exaggerated version of the Tennessee or Kentucky hill country, or perhaps the lower elevations of Switzerland in the
summer. Of course, the banana plants and broad-leaved philodendrons quickly dispel this notion.
A few neat, prosperous-looking villages are spaced along the highway, which has a surprisingly good paved surface.
However, once you drive past the town of Arenal, the road turns into graded clay and occasional pavement , with
astonishing potholes the size of bathtubs rather than pots?but entirely passable in an ordinary rental car. If and when the government gets around to paving
this stretch of road, the Arenal district will be quickly accessed from the Meseta Central, and should grow at an even faster
rate. For those living or working in San Jose, this could be a wonderful site for a weekend getaway.
Arenal itself is a surprisingly prosperous-looking place, with neat little houses interspersed with expensive-looking ones. The
town sits high on the sloping bank of Lake Arenal, with most homes and businesses situated with a lake view in mind.
Streets are well-paved, and more are in the process of being paved in oddly unfinished look, with newly paved streets,
vacant lots with neatly trimmed lawns, but just an occasional house. The center of town has the inevitable soccer field, but
with spectator benches curiously pointed towards the street, away from the soccer field, as if the soccer team is so bad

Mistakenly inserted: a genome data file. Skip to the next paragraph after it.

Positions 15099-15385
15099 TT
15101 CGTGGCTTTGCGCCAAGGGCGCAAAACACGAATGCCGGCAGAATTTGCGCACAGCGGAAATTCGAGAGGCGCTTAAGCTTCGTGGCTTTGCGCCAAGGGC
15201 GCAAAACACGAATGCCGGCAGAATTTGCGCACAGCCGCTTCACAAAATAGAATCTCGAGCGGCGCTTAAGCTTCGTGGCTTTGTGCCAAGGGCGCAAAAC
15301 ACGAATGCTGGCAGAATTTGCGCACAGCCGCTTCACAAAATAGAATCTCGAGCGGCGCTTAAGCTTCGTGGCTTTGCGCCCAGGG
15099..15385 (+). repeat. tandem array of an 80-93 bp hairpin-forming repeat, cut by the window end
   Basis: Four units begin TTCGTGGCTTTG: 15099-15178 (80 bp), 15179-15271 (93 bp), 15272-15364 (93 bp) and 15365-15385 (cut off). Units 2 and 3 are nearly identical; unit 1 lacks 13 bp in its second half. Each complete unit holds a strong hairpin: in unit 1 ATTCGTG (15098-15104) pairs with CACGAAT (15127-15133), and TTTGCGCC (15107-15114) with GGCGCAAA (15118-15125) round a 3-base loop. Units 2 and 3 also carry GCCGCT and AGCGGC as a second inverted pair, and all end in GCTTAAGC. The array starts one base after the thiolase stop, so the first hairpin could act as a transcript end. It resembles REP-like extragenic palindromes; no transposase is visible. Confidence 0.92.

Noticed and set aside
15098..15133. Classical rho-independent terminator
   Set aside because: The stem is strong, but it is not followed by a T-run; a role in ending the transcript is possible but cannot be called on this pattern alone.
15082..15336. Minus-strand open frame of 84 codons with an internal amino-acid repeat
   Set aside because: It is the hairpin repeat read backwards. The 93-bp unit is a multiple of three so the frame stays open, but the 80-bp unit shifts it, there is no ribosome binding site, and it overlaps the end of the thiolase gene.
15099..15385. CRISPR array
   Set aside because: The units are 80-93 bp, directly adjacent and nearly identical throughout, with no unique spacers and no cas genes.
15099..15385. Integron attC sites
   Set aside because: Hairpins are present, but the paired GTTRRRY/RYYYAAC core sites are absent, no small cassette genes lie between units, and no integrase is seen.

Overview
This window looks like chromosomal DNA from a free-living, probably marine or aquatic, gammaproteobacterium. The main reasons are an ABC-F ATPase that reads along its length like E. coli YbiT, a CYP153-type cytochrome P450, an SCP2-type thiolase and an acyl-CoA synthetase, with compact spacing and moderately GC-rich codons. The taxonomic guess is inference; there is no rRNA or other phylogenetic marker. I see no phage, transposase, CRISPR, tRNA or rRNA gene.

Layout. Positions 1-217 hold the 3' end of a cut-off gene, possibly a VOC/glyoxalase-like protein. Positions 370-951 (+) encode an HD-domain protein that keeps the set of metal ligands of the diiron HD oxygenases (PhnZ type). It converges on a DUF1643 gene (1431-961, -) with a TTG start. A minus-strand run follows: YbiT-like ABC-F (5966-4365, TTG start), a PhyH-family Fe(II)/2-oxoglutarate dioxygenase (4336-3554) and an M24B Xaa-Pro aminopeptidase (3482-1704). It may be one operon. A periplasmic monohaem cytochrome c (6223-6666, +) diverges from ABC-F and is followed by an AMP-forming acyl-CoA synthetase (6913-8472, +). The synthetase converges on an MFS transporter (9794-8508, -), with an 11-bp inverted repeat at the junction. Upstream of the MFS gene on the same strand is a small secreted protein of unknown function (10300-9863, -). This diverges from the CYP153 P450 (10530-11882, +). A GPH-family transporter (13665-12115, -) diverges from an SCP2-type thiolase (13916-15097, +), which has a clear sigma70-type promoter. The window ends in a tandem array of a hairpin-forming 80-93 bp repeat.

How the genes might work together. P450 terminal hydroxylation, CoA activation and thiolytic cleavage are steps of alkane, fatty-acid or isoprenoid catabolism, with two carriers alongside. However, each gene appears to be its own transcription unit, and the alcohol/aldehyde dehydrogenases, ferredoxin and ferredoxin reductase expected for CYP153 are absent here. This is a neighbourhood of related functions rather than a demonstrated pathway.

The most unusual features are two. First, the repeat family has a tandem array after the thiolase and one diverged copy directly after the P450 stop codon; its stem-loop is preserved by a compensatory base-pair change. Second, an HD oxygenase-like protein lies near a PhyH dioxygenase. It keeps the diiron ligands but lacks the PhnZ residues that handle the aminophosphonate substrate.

that locals would rather watch the traffic, scarce as it is.
Arenal obviously was a development planned by the govern?ment during the dam's construction phase. Many of
today's homes here are left over from that era. Unlike the traditional Latin American residential style?built close
together and against the sidewalk to allocate space for interior patios?Arenal homes have real lawns,
ample and neatly mowed, looking much like a typical, affluent U.S. suburb! This adds greatly to Arenal's strange, non-
Latin American look.
Because of the area's beauty, the temperate-tropical combina?tion climate, and because of the low cost of real
estate, Lake Arenal is undergoing a buying frenzy. Buyers from Canada, the United States and Europe are furtively looking at
property and investing. Germans, Swiss and Italians appear to be the biggest sharks biting off chunks of the land as quickly as
they can. They try not to appear eager as they snap up bargains, and they try their best to keep this place a secret, lest
hordes of other foreigners descend upon paradise and ruin their scheme of being the only ones there.
Prices have risen appreciably since early 2000 , time, a livable three-bedroom place, built of reinforced cement and stucco,
could be bought for as little as Twenty million colones (about $40,000); you'd have to double that amount today.
When asked if there were many North Americans living in Arenal, the lady indicated that yes, there were. When asked
what they do here, she shrugged her shoulders and said, "They are here buying property, of course!"
It's not surprising that prices are going up on property around Arenal. It's a very desirable area. Still, it's hard to conceive
that inflation could be anything like that along the beaches. But in the meantime, this is one of the few places where
inexpensive waterfront property is still available. Another favorable circumstance: since this is lake front property, it doesn't
fall under the complicated and restrictive laws that regulate ownership and construction by the ocean. Waterfront property
is owned outright instead of 99-year leases from the municipality. You can build pretty much what you like and wherever you
care to without fear that someday in the future the government will begin enforcing the coastal building laws more